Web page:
Charles Simic 1938–
Yugoslavian-born American poet and translator.
The common objects Simic chooses as the subjects of his poetry are imbued with a strangeness, a surrealism, revealing the influence of the folk poetry of his native Yugoslavia. His poetic style is one of austere simplicity.
(See also CLC, Vols. 6, 9, and Contemporary Authors, Vols. 29-32, rev. ed.)
Charles Simic's first book, What the Grass Says, has a kind of rock-bottomed simplicity, a simplicity that is spiritual enough to qualify, I think, as a unique clarity of heart. Most of Simic's poems are about looking at small, modest things and seeing the sense in which they are, indeed, compounded of the stuff of poetry….
The completeness of Simic's commitment to inwardness [evident, for example, in his poem Stone] strikes me as very impressive. Subjects seem chosen for unpromisingness, according to the usual terms of both poetry and Life On Earth. There are poems about waking up, rivers, the poet's own hand,… extinct species, a roach, etc. Yet these simple subjects are always falling open, to reveal other trapdoors to other worlds. It is almost as if Simic were setting up as clear a horizontal area as possible, preparatory to his leap into vertical, lyrical space. The poems often have the same general structure, beginning quietly and even prosily, and closing with miraculous insights that break down simplistic vision. (p. 196)
[Despite] Simic's explorativeness, the work is, with few exceptions, of very high quality. (p. 197)
Michael Benedikt. "The Shapes of Nature," in Poetry (© 1968 by The Modern Poetry Association; reprinted by permission of the Editor of Poetry), Vol. CXIII, No. 3, December, 1968, pp. 188-215.∗
I have not yet decided whether Charles Simic is America's great living surrealist poet, a children's writer, a religious writer, or simple-minded. My decision in this matter is irrelevant actually because, whatever he is, his poetry is cryptic and fascinating…. [One of his poems called Poem] contains all the elements which I admire in Simic's work. He begins the poem with his father writing and when he says he "writes in his coffin" the poem has been transferred into a metaphor perhaps for the poet himself…. Then Simic adds, "I, too, would get lost but there's his shadow / On the wall", and I start thinking the poet is writing about God, perhaps death…. This kind of poem you can turn inside out, make symbolic, make metaphoric, make religious, make aesthetic, and still have a beautiful cryptic little piece, written as if it were a folk poem or perhaps a child's verse that wasn't intended to be complex at all. I like those qualities in poetry. They always restore my faith in the poem; make me feel that we should all stop talking about poetry and sit down and memorize some of the poems we love. (pp. 357-58)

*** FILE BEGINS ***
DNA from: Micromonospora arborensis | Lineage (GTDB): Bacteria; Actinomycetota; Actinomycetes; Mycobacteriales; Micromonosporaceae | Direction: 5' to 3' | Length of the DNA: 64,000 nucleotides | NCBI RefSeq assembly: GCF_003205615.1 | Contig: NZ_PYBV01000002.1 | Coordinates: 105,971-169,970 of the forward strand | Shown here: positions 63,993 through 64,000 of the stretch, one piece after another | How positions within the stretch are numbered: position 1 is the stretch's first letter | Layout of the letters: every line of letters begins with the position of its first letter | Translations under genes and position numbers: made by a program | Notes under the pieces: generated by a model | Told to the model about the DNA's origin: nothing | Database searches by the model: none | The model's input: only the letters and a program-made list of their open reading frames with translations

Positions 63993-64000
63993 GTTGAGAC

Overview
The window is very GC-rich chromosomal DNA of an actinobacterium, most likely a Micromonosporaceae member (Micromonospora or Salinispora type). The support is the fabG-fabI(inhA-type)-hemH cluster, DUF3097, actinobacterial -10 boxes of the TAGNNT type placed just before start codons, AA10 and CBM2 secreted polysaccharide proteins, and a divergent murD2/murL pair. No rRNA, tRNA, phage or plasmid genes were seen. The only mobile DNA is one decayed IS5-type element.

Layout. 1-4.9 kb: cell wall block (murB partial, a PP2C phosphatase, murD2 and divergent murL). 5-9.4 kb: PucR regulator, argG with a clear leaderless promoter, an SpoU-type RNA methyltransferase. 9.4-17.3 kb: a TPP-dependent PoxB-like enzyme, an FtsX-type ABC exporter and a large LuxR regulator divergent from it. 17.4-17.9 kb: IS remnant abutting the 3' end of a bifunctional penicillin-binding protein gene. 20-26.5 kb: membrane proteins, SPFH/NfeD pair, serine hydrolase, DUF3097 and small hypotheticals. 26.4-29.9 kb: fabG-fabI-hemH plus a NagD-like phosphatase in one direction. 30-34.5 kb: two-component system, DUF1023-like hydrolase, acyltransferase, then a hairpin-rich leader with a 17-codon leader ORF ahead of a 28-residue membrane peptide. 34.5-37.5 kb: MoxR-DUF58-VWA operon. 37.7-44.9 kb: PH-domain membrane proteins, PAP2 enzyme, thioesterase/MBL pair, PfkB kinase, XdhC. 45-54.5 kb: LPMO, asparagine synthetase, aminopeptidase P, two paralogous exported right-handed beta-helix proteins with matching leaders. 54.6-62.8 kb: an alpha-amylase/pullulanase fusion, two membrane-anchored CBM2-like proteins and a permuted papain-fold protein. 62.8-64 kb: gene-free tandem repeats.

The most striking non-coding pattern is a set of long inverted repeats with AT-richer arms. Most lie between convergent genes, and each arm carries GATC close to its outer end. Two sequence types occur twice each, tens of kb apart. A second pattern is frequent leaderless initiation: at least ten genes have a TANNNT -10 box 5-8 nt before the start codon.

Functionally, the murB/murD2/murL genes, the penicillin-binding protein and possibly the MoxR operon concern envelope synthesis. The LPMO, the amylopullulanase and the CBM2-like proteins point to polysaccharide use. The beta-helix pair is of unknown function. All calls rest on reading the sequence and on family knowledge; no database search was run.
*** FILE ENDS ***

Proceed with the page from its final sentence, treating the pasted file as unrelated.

Diane Wakoski, "Songs & Notes," in Poetry (© 1971 by The Modern Poetry Association; reprinted by permission of the Editor of Poetry), Vol. 118, No. 6, September, 1971, pp. 355-58.∗
[The most distinctive quality of Simic's poetry] (I hesitate to say straight out its strength) seems actually to be its most signal limitation. This is a brilliant fluency of invention that enables him to sustain a uniform texture through a whole poem and a whole collection of poems—Dismantling the Silence—without its ever offering much substance for the mind to feed on. One would call it a natural metaphysics, except that the word suggests the essentially knotty poetry of the English seventeenth-century poets, and of their modern imitators, poetry which rewards the reader's intelligence with flight, and his diligence with release. The metaphysical conceit detonates in the mind at some depth from the surface, and the labour taken to unravel its complexities generates a light which is logically but mystically related to the substance of the figure chosen. In Charles Simic we have something totally different. He was born in Yugoslavia and in a very material sense has remained a Slav rather than become an American. If we opened his book Dismantling the Silence at random, knowing nothing of the author but the verse offered, we could be forgiven for supposing it the work of some unimaginably brilliant translator, whose Balkan originals were blessedly free of the machine-age and of Americanization. For even the substance of his verse—its material referents—are European and rural rather than American and urban. Simic has 'taverns',...